Chapter: 6 Putting It All Together

6.1 The Workflow

6.1.1 Before we start coding, let’s make sure were up to date.

# Fetch from upstream remote
git fetch upstream

# Checkout your master branch and merge upstream
git checkout master
git merge upstream/master

6.1.2 Create a branch to work on a new feature or bugfix

# Checkout the master branch - you want your new branch to come from master
git checkout master

# Create a new branch named newfeature (give your branch its own simple informative name)
git branch newfeature

# Switch to your new branch
git checkout newfeature

6.1.3 Load the devtools library

# We use devtools a lot, and if we don't wan't to use the long form function call
# we can make it available in our console with 
# so next time we only have to type

6.1.4 Abide by the Repeaded Amend strategy

We should make commits often. We should make amends even more often, so if our code ever breaks in horrible ways, we can easily discard our work since the last amend with git reset --hard

First: Make a small change to your code.


# When you want to test the changes you've made by running code, first execute ...


# ... in your console. This function **simulates** that your updated code has been added to your package
# so you can play aroud with it without actually building the changes into all of your package files.
# This means you can load_all (as opposed to build) at any time in development without having to
# rebuild after correcting a mistake

# [VERIFY YOUR UPDATED CODE WORKS (by running code or test cases)]
commit add <files> <you> <just> <updated>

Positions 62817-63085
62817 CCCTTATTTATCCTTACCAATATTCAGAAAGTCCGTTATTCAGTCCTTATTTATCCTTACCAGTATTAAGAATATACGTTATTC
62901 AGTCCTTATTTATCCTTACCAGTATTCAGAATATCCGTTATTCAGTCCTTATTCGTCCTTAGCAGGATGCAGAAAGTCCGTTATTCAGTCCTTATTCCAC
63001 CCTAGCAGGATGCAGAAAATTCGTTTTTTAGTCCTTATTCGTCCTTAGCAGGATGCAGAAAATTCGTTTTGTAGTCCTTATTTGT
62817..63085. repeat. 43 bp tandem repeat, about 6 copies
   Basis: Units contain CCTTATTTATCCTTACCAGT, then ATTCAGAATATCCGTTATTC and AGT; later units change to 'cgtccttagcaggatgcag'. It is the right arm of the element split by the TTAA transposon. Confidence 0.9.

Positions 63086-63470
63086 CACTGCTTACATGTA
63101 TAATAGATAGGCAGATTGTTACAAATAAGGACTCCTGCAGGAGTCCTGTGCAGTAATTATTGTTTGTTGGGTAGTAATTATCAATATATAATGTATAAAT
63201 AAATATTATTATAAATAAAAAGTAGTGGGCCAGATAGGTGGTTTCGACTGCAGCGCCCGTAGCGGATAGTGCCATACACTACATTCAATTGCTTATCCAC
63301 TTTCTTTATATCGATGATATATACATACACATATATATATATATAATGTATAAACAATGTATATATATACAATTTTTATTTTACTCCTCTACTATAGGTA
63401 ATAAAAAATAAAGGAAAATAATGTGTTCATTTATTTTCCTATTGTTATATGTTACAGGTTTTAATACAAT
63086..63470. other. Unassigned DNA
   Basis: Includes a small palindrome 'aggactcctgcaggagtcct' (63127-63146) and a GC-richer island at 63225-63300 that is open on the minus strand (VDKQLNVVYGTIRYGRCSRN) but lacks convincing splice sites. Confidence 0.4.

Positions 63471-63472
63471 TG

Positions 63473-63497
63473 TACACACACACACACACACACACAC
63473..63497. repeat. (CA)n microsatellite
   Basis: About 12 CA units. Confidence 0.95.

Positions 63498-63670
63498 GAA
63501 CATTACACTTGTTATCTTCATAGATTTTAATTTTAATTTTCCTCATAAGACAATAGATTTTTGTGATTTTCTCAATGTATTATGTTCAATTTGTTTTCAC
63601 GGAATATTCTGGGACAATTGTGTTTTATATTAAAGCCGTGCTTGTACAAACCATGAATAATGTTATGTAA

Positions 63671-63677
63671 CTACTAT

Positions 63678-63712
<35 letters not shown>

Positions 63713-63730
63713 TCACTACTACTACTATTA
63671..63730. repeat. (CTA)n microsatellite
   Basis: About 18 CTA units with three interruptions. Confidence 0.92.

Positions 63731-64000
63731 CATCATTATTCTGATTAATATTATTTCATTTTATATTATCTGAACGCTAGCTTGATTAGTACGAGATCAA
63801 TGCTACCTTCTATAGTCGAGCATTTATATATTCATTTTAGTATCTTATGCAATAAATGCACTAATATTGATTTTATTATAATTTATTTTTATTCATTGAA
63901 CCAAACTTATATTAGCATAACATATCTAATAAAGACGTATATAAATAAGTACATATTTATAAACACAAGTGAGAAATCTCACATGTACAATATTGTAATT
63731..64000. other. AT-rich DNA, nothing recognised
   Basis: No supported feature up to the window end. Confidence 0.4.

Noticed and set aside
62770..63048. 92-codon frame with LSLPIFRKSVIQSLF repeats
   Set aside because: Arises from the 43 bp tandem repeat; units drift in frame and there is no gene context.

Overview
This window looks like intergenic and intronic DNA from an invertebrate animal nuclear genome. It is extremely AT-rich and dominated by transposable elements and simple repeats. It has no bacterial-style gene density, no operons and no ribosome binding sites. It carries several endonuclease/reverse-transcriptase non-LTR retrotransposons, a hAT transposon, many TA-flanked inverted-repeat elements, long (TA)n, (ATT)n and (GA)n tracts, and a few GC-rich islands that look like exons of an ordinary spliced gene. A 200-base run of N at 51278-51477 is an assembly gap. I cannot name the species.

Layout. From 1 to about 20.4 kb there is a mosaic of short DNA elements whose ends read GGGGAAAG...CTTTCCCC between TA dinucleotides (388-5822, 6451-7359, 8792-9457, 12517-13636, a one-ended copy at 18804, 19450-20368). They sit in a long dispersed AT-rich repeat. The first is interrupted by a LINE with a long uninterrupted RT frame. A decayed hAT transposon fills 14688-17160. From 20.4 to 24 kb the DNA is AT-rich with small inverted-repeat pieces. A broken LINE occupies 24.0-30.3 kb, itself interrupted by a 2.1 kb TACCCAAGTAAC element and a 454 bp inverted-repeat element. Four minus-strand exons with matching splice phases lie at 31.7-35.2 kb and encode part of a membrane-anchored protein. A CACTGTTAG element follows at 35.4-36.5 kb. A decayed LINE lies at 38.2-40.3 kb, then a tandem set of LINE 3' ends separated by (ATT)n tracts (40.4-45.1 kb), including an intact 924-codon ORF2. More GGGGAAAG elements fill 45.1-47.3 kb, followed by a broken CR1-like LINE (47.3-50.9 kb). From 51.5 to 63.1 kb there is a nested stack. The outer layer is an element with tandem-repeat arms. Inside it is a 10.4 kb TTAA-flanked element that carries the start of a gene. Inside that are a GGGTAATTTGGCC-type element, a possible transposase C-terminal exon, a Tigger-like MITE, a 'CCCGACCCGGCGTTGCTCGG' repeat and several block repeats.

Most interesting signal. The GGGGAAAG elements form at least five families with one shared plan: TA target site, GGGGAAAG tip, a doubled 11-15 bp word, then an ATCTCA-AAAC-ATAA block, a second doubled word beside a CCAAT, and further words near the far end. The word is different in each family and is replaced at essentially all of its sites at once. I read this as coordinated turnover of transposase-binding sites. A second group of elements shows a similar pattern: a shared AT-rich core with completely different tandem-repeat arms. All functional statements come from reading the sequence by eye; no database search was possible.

# This next bit goes one of two ways
# 1. If you haven't created a new commit yet...
commit -m "Describe the feature or bugfix"

# 2. If you want to add more changes on top of a commit you've already started...
commit --amend

Finally: Repeat until you’ve correctly implemented a new functionality.

6.1.5 Integrate Changes with the Package

The check() function does three things for us: it updates our roxygen documentation, it runs our testthat test files, and it checks for a bunch of things that make sure we’ve implemented our code well.

  1. Run the devtools::check(cleanup=TRUE) function
  2. Fix the first error or warning
  3. Repeat steps (1) and (2) until all errors and warnings are resolved.
  4. git commit --amend one last time. Make sure to include all those files produced or updated by the check function, even if you didn’t write it yourself.

6.1.6 Incorperate Upstream Changes

Before you create a pull request, you’ll want to make sure you’ve incorperated upstream changes into your feature branch.

# merge upstream changes into master
git fetch upstream
git checkout master
git merge upstream/master
# pull those changes from master into your feature
git checkout newfeature
git pull --rebase origin master

6.1.7 Congratulations!

You have successfully create a feature, and you may submit a pull request :blush:

6.2 Contending with Upstream Changes